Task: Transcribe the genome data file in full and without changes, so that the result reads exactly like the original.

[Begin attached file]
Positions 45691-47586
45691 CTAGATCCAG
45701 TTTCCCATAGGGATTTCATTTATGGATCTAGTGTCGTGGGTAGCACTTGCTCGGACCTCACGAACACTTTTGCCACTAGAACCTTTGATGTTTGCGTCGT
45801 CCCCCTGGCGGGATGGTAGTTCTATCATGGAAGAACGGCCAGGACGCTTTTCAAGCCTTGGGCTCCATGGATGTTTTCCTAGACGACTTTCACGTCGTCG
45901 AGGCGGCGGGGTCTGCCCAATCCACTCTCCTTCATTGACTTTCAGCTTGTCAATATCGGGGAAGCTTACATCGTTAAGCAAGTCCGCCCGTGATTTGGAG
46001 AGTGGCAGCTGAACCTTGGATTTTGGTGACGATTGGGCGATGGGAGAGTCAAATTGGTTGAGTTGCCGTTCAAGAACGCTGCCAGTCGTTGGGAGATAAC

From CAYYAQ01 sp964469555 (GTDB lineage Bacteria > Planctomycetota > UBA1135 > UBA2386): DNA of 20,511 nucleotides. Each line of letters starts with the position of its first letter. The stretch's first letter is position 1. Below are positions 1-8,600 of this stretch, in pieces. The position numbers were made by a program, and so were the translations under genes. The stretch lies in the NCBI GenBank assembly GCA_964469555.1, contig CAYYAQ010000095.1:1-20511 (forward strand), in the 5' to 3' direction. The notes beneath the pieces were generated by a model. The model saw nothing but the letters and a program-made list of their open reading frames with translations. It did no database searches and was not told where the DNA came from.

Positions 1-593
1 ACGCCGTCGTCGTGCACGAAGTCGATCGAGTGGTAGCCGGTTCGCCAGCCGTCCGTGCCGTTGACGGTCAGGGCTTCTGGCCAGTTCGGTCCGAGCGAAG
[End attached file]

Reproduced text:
Positions 45691-47586
45691 CTAGATCCAG
45701 TTTCCCATAGGGATTTCATTTATGGATCTAGTGTCGTGGGTAGCACTTGCTCGGACCTCACGAACACTTTTGCCACTAGAACCTTTGATGTTTGCGTCGT
45801 CCCCCTGGCGGGATGGTAGTTCTATCATGGAAGAACGGCCAGGACGCTTTTCAAGCCTTGGGCTCCATGGATGTTTTCCTAGACGACTTTCACGTCGTCG
45901 AGGCGGCGGGGTCTGCCCAATCCACTCTCCTTCATTGACTTTCAGCTTGTCAATATCGGGGAAGCTTACATCGTTAAGCAAGTCCGCCCGTGATTTGGAG
46001 AGTGGCAGCTGAACCTTGGATTTTGGTGACGATTGGGCGATGGGAGAGTCAAATTGGTTGAGTTGCCGTTCAAGAACGCTGCCAGTCGTTGGGAGATAAC

From CAYYAQ01 sp964469555 (GTDB lineage Bacteria > Planctomycetota > UBA1135 > UBA2386): DNA of 20,511 nucleotides. Each line of letters starts with the position of its first letter. The stretch's first letter is position 1. Below are positions 1-8,600 of this stretch, in pieces. The position numbers were made by a program, and so were the translations under genes. The stretch lies in the NCBI GenBank assembly GCA_964469555.1, contig CAYYAQ010000095.1:1-20511 (forward strand), in the 5' to 3' direction. The notes beneath the pieces were generated by a model. The model saw nothing but the letters and a program-made list of their open reading frames with translations. It did no database searches and was not told where the DNA came from.

Positions 1-593
1 ACGCCGTCGTCGTGCACGAAGTCGATCGAGTGGTAGCCGGTTCGCCAGCCGTCCGTGCCGTTGACGGTCAGGGCTTCTGGCCAGTTCGGTCCGAGCGAAG